Ever struggled to think of the word in French for "French kissing"? Well you wouldn't have been alone because, until Thursday, there wasn't one.
This is no doubt surprising for a country with a reputation for passion and romance, home to the famous artist Rodin who made the sculpture "The Kiss" and photographer Robert Doiseau, famed for his iconic image of the same name.
But all that has been rectified now, because for the first time the new version of the Petite Robert dictionary that went on sale to the public on Thursday contains the word "galocher," along with a number of new entries.
"Galocher" simply means to kiss with tongues.
The fact that it has taken until now for the French to have a word for French kissing is, for Laurence Laporte of the Robert publishing house, just a question of the evolution of language.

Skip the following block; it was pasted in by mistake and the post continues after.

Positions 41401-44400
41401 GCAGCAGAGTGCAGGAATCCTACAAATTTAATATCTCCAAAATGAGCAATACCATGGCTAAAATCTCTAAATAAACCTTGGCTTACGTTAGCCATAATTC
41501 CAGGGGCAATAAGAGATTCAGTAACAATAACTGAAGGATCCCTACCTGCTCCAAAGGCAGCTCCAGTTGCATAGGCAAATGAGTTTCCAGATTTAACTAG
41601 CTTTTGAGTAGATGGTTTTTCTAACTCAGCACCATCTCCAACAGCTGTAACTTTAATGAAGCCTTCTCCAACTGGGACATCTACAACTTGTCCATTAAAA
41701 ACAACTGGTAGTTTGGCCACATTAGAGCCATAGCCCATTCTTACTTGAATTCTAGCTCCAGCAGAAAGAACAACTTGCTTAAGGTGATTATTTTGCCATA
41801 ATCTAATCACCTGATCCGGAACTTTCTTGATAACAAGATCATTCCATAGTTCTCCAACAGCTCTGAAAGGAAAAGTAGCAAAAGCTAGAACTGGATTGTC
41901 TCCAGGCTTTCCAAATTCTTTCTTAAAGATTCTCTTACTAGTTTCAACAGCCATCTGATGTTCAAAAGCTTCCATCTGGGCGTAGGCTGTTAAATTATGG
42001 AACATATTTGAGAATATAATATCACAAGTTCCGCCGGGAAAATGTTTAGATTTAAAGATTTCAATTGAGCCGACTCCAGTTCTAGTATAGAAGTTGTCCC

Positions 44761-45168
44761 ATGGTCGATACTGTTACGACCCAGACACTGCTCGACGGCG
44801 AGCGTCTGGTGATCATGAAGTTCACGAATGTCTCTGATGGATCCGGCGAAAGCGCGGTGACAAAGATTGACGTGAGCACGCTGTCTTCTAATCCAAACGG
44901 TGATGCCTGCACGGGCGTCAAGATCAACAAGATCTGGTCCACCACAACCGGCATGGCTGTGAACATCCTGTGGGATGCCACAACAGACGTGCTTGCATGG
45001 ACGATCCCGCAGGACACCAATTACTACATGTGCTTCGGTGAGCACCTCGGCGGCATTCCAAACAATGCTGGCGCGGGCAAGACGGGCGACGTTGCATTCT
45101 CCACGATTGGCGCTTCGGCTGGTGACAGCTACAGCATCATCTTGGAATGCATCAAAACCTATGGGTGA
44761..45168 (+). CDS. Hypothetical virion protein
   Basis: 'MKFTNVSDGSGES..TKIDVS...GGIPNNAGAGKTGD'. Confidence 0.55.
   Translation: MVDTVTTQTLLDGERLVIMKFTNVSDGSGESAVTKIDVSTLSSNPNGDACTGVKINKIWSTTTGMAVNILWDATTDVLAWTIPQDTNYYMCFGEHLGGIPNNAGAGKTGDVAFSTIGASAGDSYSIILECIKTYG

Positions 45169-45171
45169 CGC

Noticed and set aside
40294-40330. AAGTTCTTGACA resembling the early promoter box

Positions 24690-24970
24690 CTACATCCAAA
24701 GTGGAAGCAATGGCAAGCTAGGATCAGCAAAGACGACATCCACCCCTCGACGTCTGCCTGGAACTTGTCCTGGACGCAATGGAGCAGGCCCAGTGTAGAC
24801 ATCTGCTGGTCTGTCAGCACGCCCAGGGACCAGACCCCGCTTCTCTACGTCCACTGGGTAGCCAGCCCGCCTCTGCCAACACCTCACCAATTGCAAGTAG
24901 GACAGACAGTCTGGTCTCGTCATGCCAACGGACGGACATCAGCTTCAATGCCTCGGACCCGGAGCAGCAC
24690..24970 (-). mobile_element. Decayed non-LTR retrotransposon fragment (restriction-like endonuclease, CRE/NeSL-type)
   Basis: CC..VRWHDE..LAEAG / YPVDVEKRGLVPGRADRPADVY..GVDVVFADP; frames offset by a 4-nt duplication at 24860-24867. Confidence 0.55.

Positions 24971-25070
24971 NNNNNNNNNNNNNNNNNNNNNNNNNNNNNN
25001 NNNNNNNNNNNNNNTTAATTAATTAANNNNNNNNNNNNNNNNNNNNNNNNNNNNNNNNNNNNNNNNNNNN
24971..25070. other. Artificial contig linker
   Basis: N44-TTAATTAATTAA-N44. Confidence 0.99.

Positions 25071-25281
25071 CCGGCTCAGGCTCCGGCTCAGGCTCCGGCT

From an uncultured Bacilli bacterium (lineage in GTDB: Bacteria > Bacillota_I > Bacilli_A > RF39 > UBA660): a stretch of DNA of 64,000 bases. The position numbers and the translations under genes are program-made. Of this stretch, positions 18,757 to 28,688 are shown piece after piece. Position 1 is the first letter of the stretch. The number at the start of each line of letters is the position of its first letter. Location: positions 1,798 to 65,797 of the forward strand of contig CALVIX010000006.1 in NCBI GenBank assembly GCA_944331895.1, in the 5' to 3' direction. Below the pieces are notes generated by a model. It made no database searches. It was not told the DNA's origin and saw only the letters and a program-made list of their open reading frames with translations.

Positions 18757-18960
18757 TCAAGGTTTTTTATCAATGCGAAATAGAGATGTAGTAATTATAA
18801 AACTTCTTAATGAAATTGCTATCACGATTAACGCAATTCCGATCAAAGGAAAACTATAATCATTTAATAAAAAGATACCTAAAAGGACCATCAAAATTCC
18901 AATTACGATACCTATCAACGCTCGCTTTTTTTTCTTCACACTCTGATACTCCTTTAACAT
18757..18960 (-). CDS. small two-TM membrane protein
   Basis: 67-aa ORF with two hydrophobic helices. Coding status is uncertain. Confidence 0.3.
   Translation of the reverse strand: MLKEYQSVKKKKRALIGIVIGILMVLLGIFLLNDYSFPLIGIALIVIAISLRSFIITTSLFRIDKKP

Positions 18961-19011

"We have always had many expressions to describe "French kissing" like "Kissing at length in the mouth", but it's true we have never had one single word," she said.
Laporte said "galocher" was a slang term that had been around for a while "but only now is it being recognized in a French dictionary".
The term "French kiss" is believed to have been introduced into the English-speaking world by soldiers returning home after World War One.